A conflict management strategy exists in all organisations. It may be deliberate, or it may have developed by default. What counts, is behaviour and attitude.
Behaviour: how engaged the organisation is with its stakeholders
Attitude: how adversarial the organisation is in dealing stakeholders
A highly engaged and non-adversarial organisation would be a collaborative one as illustrated below:
Organisations don’t fit in to any one category exclusively. They are high, medium or low, in each of the four – coercive, evasive, collaborative, or detached.
18.2 An example of the results of a conflict management strategies survey looks something like this:
NOT ADVERSARIAL AND ENGAGED = COLLABORATIVE 3.29
NOT ENGAGED AND NOT ADVERSARIAL = DETACHED 4.80
ADVERSARIAL AND ENGAGED = COERCIVE 5.10
ADVERSARIAL AND NOT ENGAGED = EVASIVE 6.80
The above organisation would be highest in evasive behaviour and lowest in collaborative behaviour.
These results come from views on the ways that people in the organisation tend to:
- disagree without becoming angry.
- openly share relevant information, rather than secretively withhold it.
- go directly to the person with whom they are in conflict to resolve it.
- get together on their own to resolve the conflict cooperatively.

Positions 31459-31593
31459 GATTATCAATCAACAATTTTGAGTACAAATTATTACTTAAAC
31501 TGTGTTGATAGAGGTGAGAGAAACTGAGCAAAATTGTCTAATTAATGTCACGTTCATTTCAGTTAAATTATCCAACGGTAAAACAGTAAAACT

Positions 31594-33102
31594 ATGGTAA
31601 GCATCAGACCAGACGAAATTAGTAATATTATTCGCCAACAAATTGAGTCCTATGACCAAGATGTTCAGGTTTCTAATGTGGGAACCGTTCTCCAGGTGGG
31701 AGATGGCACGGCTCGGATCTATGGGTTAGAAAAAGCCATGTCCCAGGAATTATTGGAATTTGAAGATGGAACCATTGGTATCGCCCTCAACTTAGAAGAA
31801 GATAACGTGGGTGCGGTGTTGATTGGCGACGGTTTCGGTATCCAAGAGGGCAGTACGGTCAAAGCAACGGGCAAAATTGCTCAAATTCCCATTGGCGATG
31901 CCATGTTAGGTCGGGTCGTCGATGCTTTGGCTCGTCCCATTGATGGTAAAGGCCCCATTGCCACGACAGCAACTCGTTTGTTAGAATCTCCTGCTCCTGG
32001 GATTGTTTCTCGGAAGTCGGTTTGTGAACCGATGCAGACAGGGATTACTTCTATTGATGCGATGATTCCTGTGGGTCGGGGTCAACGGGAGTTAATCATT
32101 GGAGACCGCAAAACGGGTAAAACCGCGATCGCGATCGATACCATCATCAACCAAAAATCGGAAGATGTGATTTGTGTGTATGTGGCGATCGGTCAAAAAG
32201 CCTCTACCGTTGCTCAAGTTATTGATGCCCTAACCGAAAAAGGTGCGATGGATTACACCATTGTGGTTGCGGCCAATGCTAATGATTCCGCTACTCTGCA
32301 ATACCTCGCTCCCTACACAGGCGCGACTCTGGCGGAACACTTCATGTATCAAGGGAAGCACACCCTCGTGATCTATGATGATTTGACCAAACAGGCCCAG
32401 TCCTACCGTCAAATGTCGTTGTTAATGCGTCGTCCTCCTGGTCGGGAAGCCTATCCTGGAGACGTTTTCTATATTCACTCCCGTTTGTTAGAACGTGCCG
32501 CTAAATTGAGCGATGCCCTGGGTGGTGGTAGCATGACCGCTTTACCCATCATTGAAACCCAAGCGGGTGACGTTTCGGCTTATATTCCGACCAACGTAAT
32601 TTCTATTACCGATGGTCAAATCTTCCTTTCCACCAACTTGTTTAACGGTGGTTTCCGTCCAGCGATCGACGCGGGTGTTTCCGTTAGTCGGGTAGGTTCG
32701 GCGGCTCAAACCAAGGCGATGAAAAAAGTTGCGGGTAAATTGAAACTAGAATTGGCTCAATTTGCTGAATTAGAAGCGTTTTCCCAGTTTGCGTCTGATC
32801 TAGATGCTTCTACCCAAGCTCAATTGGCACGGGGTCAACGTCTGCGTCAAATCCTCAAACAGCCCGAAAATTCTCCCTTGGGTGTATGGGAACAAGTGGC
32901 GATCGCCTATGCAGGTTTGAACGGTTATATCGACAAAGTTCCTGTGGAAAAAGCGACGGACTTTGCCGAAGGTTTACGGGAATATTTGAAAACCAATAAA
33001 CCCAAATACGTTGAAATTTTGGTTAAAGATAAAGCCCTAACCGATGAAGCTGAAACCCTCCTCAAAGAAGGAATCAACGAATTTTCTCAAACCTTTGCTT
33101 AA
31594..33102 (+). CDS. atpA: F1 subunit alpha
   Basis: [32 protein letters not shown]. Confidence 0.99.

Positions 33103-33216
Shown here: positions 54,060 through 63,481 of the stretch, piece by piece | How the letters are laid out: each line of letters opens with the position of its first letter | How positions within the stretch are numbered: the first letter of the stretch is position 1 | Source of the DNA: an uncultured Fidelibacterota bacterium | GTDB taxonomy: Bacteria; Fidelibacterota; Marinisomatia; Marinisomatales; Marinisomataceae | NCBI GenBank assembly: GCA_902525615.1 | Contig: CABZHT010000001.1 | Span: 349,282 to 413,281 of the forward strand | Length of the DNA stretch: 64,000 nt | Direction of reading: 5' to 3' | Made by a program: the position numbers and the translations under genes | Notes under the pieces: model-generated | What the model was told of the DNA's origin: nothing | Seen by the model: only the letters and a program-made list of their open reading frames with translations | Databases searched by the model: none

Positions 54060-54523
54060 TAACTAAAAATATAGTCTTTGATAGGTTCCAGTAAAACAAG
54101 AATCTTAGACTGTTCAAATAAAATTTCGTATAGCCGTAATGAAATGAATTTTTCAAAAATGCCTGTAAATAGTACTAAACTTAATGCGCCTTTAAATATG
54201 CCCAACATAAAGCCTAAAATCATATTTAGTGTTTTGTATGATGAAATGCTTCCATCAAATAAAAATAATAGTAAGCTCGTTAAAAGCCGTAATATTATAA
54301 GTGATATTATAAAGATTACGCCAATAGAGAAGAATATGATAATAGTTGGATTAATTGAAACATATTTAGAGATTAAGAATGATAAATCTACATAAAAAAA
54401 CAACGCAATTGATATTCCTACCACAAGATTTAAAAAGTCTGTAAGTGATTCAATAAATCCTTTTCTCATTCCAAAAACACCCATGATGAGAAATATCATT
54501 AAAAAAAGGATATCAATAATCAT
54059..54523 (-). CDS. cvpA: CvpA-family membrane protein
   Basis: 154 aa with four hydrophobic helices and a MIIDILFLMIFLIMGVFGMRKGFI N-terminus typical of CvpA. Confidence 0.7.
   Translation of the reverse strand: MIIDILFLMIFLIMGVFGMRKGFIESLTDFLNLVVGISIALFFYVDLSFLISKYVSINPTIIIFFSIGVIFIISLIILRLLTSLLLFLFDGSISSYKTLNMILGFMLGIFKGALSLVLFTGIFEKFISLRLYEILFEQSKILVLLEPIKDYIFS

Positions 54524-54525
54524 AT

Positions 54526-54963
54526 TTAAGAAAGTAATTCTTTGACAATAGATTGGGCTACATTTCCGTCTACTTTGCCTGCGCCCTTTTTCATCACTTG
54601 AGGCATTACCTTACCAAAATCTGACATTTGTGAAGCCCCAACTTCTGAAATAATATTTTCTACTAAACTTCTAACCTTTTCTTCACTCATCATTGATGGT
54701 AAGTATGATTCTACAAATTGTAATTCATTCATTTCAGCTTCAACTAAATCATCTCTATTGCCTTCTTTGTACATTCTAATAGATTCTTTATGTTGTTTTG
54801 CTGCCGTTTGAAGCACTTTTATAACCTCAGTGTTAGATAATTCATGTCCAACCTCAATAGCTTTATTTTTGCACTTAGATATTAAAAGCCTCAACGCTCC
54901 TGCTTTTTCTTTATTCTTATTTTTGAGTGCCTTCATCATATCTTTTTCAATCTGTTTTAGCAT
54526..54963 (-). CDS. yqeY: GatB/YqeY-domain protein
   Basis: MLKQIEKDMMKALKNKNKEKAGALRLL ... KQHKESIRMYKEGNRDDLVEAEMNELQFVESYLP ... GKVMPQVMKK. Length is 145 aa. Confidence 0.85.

- avoid others with whom they are upset.
- keep score and try to get even.
- know how to resolve conflicts cooperatively.
- avoid dealing with conflict directly by complaining to others.
- take personal responsibility for resolving conflicts to the mutual satisfaction of all parties.
- work together to find an agreeable solution.
- withhold information that may be needed by others.
- get someone else to take care of solving the conflict for them.
- approach conflict as a competition to be won.
- engage in gossip and feed the rumour mill.
- employees often use threats to get their way.
- reprimand tend to occur publicly [in front of other people.
- powerful people often win conflicts by dominating others.
- managers tend to dictate solutions when they are in conflict with employees they supervise.
- hostile arguments between people happen frequently.
- people gang up to pressure those with whom they disagree.
- managers often use threats to get employees to do what the managers want them to do.
- managers make the decision when there is a conflict between employees.
- people don’t seem to notice when conflicts occur.
- there is no formal process for effectively resolving conflicts.
- people are apathetic – they don’t seem to care about anything.
- people pretend everything is ok even though there are openly unresolved problems.
- people pretend conflicts don’t exist.
- people recognize conflicts early and resolve them before they escalate into major problems.
Effective teamwork will not take the place of knowing how to do the job or how to manage the work. Poor teamwork, however, can prevent effective final performance. And it can also prevent team members from gaining satisfaction in being a member of a team and the organization ~ Robert F. Bales